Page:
Family law proceedings are challenging for all parties involved. Often times statements and allegations are made, either in court or in a party’s pleadings, which are hurtful and untrue. I have had a number of clients ask me whether they can sue the person making these comments (usually their spouse) for defamation. Unfortunately, the answer is almost always ‘no’.
People involved in legal proceedings have what is called ‘absolute privilege’. Absolute privilege is a complete defense to an action for defamation as long as the defamatory statements were made in what is called the ‘ordinary course of the case’. If the defamatory statements were made after the case has concluded or are in no way connected to the legal proceeding, they may not be protected by ‘absolute privilege.’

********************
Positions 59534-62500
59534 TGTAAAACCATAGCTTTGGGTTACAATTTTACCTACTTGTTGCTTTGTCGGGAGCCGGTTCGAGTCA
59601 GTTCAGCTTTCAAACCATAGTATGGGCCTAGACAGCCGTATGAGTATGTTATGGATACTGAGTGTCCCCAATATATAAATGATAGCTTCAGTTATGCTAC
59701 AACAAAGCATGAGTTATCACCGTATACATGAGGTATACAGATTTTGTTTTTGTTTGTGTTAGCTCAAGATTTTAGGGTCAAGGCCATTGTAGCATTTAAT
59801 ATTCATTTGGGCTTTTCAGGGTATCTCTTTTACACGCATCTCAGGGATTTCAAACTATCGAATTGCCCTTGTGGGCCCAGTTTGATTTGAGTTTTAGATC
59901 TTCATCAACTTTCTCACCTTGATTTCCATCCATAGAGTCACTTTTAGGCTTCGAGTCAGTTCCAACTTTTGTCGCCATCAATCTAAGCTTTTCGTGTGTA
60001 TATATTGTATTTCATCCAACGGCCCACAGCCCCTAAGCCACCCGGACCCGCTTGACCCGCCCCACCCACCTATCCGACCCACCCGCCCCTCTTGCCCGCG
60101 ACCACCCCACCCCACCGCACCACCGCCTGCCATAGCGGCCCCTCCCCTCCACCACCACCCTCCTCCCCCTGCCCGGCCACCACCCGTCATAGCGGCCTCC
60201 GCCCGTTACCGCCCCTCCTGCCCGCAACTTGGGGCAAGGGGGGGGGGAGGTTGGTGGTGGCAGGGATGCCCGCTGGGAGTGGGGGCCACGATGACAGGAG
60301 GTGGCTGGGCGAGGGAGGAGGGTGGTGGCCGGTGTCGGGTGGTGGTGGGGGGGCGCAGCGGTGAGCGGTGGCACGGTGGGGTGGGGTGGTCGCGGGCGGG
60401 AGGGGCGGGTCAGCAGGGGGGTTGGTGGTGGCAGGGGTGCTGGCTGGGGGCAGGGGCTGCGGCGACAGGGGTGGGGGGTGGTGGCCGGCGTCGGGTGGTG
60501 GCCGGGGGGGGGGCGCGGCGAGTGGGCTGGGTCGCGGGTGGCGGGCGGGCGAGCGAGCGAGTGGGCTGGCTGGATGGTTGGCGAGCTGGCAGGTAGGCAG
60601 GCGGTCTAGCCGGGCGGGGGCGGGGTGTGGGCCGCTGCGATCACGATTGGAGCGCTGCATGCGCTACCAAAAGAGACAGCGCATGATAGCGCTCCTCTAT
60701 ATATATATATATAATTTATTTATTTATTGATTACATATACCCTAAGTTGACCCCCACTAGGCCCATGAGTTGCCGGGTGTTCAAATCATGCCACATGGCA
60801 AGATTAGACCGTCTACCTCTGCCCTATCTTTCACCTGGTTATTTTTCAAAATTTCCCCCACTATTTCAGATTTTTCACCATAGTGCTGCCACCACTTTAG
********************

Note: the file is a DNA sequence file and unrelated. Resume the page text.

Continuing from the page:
Absolute immunity is necessary for the search for the truth. If people are going to appear and testify openly and freely in court, they need to know that they can do and say without fear of being sued for defamation.
Thus, a party is usually protected no matter how malicious, insulting or defamatory his or her words or actions have been.